Sct_extract_metric: number of samples

Hi SCT Forum,

How many samples are represented are the “MAP()” and “STD()” columns in the output of sct_extract_metric (attached). We would like to combine outputs and perform statistical tests on different levels and segments, which often require the data sample size (i.e., number of voxels on which the data is based).

Based on other forum questions, the “Size [vox]” column is voxel fraction, which explains why it is not an integer. And since the value is the same for all segments, it cannot be the number of samples used to calculate the metric value.

Thanks in advance for any help and education!

FA_06.csv (6.8 KB)

Hi @Bryan_Zheng,

Thank you for reaching out. As you rightfully guessed, the number of voxels used to extract the metric for the specific label is indicated under the column “Size [vox]”. However, I see that you are using an old version of SCT (v4.3), where there was a bug in the display of the proper size per tract when using the ml and map methods. You have two options:

  1. You can run sct_extract_metric with -method wa, which should give you a different number of voxels across the different tracts.

  2. You can install the latest version of SCT (I recommend that option).



Thanks for the quick solution! We’ve updated to SCT v5.4 and changed the -method from map to wa. Now we do get different sizes per tract! Seeing as the values are not integers (voxel fractions?:, how does one obtain the “sample size” for the average? For example, the attached result is from one DWI slice (z = 3). We want to combine the statistical measures for levels with a lesion and compare against normal levels, which requires the sample size.

FA_z3.csv (7.8 KB)


Firstly, you did not need to update to v5.4 and change for -method wa. My suggestions were (possibly) mutually exclusive. With v5.4 you should be table to keep map while still seing the size per tract. But it’s up to you what method you opt for, as long as it is properly justified from a methodological standpoint (each method has its own assumptions and limitations).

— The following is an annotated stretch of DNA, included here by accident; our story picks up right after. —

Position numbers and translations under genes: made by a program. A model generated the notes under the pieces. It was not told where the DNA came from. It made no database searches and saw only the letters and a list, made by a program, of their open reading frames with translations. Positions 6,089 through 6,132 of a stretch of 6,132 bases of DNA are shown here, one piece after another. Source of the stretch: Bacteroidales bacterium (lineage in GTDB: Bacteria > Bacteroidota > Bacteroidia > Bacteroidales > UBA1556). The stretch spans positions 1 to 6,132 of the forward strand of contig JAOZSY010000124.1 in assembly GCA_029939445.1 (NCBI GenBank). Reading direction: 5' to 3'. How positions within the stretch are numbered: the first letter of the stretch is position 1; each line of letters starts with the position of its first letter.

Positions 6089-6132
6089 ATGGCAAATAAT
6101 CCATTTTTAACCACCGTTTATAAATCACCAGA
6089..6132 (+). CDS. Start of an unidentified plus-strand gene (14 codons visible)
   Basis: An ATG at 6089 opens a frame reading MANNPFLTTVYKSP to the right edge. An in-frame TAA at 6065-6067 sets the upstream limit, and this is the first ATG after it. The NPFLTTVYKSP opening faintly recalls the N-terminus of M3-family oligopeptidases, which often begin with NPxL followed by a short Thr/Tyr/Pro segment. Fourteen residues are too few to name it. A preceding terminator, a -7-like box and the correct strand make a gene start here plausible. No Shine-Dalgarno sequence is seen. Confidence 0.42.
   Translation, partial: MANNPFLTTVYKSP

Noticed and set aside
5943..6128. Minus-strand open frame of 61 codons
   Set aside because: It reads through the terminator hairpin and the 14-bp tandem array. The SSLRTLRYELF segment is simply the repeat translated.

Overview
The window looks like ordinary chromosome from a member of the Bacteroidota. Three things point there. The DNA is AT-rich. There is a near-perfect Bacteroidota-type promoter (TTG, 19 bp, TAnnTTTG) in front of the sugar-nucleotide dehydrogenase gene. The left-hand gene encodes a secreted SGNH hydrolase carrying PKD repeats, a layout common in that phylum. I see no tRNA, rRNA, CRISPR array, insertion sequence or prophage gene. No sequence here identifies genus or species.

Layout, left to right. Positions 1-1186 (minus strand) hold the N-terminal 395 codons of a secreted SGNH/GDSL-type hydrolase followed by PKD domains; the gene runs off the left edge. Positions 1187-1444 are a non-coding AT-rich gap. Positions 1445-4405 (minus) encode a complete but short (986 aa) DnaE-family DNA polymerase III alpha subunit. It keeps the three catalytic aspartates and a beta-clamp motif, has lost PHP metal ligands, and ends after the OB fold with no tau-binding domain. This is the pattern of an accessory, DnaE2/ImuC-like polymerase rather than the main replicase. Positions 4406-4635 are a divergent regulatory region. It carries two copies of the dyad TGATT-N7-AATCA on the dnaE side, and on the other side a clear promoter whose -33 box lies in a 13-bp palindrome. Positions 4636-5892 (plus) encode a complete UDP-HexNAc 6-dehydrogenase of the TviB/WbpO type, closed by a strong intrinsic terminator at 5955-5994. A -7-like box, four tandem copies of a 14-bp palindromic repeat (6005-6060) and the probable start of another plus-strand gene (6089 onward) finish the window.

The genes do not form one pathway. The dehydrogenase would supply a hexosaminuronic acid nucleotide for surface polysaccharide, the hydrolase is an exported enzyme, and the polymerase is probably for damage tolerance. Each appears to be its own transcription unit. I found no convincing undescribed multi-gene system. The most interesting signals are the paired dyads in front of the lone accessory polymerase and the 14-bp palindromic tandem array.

Now regarding your question about sample size: It is difficult for me to advise on how you should do your statistics if I don’t have the “full picture” of your experimental setup (e.g., what is the null hypothesis, what are the assumptions, heteroscedasticity, etc.). From what I understand, you would like to compare the average FA metrics between one “pathological” region and one “healthy” region, but in this case, the “sample” you are referring to should not be the number of voxels, given the high spatial autocorrelations in the data (ie: the assumption of sample independence is violated). You should ideally do your statistics by comparing average values across participants, and use the number of participants in each group as the sample size.

That being said, there are solutions to compute statistics with non-integer degrees of freedom. See for example (source here):


Hey @jcohenadad, thanks for the continued help. For some reason when I first ran the analysis using the updated SCT it still returned uniform values, though the behavior is now as expected upon double checking - sorry for the confusion.

With regards to the statistical comparisons, your point about non-independence is well taken and we will still look into analyzing possible non-integer degrees of freedom. Thanks! We do plan to use population data for studies in general, though in this particular case, the analysis is more of a “case report” style where we would like to compare slices affected by a lesion to levels not. Perhaps the correct sample size here is then the number of slices used in each group (only 15 slices total, with ~3 affected by the lesion)? In any case, it does seem like the comparison may still be very underpowered.

I understand the technical issue is now resolved so any further guidance is tangential. But the basic goal is to give our best guess as to what type of lesion is present (working hypothesis is demyelination, where the clinical data is inconclusive) using DTI metrics. We also have MTR data on this patient, though its relevance is even less clear. On inspection, there does appear to be some broad changes in metrics, for example FA (attached, with some supporting screenshots to just confirm data quality and purely clinical post-gado imaging demonstrating contrast enhancement).

Screen Shot 2022-01-08 at 6.10.08 PM


Let us know if you have any thoughts and questions on the “fuller picture”, though as stated above, your response up to this point has been great and more than enough!

I see. In this case I would indeed suggest to consider one slice as a sample. One possibility would be to compute the confidence interval of the FA for the non-lesioned slices, and test if the FA in the lesioned slices fall outside that confidence interval. But I am not a statistician expert, so please don’t quote me on this :wink: